Bipolar can be a Contrary Bastard – The Sequel!


I received some thought provoking replies to my earlier blog by a similar title.

One was from a step-mother to a 13 year old child. I felt for her and could feel her frustration on many levels.  It begged a few questions. Firstly, whilst one of the clichés, step children and step parents are often at loggerheads, particularly in the early teenage years. Then is it Bipolar? I mention this simply because everywhere I go I hear ‘ooh yes I have a friend who’s Bipolar’. It seems to me that it’s become the default diagnosis for any mental illness issues. So is what this lady is experiencing really Bipolar?- or is her step child just being a pain in the ass, an attitude heightened by the reaction to a new parent in their life? Entirely plausible I would say.

History is littered with shitty youngsters who turned out ok. One of the most famous is the semi fictionalised plays by Shakespeare, Henry IV and Henry V. In the former, he depicts – based on truth – Bluff Prince Hal as an utter reprobate, shagging, debauching, drinking, carousing and generally being an indolent little git. Then our nascent King grows up and dispenses with Falstaff and his drunken revelry, and metamorphoses into Henry V, one our greatest and most heroic monarchs. From a drunk to inspiring the troops with perhaps the most famous pre-battle speech in history!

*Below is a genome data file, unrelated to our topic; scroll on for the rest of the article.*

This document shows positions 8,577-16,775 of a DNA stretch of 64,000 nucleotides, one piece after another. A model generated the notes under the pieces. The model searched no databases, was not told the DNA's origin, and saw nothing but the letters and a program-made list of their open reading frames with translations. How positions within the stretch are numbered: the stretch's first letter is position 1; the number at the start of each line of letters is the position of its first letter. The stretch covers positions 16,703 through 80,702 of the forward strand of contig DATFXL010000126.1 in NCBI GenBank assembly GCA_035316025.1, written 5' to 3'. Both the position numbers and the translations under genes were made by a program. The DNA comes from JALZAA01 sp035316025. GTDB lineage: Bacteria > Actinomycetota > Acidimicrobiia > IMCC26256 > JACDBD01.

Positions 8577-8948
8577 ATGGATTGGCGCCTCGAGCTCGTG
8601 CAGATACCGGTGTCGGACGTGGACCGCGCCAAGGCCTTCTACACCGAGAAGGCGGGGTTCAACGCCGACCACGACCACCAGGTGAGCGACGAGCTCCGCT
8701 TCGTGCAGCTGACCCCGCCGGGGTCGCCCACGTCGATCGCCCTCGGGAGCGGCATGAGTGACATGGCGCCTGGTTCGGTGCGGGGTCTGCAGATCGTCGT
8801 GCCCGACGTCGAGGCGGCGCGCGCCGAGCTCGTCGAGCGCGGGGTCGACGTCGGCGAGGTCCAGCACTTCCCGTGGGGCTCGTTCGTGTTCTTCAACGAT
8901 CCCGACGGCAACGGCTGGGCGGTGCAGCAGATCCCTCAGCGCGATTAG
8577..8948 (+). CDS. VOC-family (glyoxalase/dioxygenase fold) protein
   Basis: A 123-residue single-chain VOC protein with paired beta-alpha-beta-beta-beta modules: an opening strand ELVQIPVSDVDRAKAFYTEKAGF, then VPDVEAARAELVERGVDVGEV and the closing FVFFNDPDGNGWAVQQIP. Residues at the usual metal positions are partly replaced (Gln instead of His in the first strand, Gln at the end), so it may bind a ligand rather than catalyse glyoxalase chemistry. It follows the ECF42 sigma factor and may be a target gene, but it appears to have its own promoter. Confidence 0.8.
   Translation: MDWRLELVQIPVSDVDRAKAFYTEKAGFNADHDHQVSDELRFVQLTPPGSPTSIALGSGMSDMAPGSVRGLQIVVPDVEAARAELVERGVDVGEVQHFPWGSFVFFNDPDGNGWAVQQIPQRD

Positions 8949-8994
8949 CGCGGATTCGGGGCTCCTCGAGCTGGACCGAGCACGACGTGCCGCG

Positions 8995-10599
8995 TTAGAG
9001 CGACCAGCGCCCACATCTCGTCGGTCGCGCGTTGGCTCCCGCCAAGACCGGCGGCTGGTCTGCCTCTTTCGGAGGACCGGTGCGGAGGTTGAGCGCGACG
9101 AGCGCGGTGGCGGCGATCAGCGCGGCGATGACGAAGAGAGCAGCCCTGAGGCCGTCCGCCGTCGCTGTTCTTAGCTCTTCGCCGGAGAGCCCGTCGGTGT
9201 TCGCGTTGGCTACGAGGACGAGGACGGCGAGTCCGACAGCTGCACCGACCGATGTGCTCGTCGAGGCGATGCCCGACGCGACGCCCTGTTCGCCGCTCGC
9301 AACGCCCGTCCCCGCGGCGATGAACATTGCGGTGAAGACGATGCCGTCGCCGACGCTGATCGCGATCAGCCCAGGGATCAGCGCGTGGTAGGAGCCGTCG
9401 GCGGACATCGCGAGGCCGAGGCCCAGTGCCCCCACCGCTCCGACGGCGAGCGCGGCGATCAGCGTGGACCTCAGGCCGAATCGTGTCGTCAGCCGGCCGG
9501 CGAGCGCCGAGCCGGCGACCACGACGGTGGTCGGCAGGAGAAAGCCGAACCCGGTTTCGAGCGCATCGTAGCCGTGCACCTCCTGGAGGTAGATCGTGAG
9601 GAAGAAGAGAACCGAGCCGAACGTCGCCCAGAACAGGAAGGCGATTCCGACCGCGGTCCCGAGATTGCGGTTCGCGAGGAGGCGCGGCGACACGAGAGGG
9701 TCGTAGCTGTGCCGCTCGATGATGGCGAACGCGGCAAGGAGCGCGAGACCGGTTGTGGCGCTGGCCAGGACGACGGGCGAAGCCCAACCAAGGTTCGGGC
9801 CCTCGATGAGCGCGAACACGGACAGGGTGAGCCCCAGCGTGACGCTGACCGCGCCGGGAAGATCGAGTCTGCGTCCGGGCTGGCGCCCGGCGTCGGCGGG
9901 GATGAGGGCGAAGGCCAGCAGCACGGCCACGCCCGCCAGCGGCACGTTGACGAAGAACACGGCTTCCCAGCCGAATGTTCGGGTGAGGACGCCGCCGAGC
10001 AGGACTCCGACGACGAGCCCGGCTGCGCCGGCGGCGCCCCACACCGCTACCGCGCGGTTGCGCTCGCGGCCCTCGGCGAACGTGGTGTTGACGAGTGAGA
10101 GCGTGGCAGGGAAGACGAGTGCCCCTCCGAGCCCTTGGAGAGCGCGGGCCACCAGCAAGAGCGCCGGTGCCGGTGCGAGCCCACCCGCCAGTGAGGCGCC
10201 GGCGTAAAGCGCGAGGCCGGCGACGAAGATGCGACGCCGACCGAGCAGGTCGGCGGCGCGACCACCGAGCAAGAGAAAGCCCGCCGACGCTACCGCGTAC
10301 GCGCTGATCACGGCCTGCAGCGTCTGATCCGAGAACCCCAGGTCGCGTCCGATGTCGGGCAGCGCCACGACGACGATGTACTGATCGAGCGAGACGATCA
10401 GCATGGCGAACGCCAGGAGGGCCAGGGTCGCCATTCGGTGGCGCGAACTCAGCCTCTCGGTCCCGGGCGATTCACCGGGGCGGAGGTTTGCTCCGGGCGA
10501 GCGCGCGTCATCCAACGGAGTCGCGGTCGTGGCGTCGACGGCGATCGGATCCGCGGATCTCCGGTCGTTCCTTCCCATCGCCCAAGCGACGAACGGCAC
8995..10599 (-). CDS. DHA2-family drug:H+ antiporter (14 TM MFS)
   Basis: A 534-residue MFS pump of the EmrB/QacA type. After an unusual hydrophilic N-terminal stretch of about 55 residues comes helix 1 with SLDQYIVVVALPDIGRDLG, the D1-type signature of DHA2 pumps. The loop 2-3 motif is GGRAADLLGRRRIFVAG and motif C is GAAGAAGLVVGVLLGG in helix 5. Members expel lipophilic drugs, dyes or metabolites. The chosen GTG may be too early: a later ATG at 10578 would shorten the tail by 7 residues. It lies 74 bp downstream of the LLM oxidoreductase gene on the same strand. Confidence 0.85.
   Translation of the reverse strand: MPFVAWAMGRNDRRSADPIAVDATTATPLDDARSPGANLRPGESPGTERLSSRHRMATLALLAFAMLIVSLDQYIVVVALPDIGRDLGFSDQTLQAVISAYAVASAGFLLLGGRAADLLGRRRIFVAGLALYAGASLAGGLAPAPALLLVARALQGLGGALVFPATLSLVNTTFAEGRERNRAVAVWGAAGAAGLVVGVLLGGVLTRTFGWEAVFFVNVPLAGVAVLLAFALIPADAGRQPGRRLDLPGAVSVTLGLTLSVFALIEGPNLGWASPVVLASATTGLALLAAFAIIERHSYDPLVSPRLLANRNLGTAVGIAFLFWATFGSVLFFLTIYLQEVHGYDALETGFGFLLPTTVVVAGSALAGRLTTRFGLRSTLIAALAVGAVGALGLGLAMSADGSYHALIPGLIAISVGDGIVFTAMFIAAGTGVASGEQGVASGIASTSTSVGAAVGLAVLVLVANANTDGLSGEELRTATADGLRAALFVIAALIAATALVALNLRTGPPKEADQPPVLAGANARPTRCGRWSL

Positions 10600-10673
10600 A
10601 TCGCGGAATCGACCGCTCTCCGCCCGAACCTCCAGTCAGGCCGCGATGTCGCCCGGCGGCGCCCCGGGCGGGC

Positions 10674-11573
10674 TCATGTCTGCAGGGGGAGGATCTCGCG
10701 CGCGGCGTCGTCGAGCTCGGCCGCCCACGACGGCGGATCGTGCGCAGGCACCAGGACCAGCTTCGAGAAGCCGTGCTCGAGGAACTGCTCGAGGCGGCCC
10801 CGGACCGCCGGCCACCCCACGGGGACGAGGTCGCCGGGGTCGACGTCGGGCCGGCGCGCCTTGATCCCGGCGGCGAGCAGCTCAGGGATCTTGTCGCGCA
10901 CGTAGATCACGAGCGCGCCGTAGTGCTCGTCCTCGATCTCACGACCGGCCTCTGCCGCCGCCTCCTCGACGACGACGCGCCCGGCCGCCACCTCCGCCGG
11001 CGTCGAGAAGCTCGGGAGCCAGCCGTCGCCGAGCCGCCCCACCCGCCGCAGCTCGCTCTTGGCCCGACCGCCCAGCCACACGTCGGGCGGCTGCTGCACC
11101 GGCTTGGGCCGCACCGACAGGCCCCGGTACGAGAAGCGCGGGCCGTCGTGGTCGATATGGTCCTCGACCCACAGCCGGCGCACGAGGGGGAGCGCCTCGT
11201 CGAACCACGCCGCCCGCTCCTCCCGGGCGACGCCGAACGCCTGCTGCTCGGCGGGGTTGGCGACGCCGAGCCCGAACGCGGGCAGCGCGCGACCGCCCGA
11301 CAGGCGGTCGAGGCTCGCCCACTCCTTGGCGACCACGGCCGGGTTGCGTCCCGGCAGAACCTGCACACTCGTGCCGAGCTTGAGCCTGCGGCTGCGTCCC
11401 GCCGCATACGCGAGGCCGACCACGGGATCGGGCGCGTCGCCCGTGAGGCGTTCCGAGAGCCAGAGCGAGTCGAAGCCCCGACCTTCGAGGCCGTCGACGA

I’ve written before about Teenage Bipolar – ref Teenage Mutant Bipolar Heroes – and it’s a difficult topic. Is that teenage angst and insecurity we all know about masking something more profound, or is the behaviour too readily diagnosed as Bipolar?  It’s a poser and no mistake.

Perhaps the way to tease out just what is going on is some classical parenting, rewarding, reinforcing and encouraging good behaviour with love and approbation, and sanctioning/punishing bad behaviour by withdrawal of overt love, and by taking away privileges. The kids who really have Bipolar may show few signs of being able to respond to this, as their mood swings go way beyond teenage nonsense and the need to get their elbows out a bit.

As the title expresses, it can be a contrary bastard, and cause much grief in the family. But more than that, it can be overwhelming if you cannot even be sure if they have Bipolar or not. If you become certain it’s Bipolar then I would suggest it takes away some of the stress, since you can explain the behaviour. And if it’s not Bipolar, then you can stiffen your resolve to sort it out, freed of the guilt that you might be seen as unfair and unsympathetic.

There is no doubt that some wrongly diagnosed with Bipolar may in fact revel in it as it gives them carte blanche to act badly and always have an excuse.

You need to have a plan, execute it with resolve, and see it through. Good luck.

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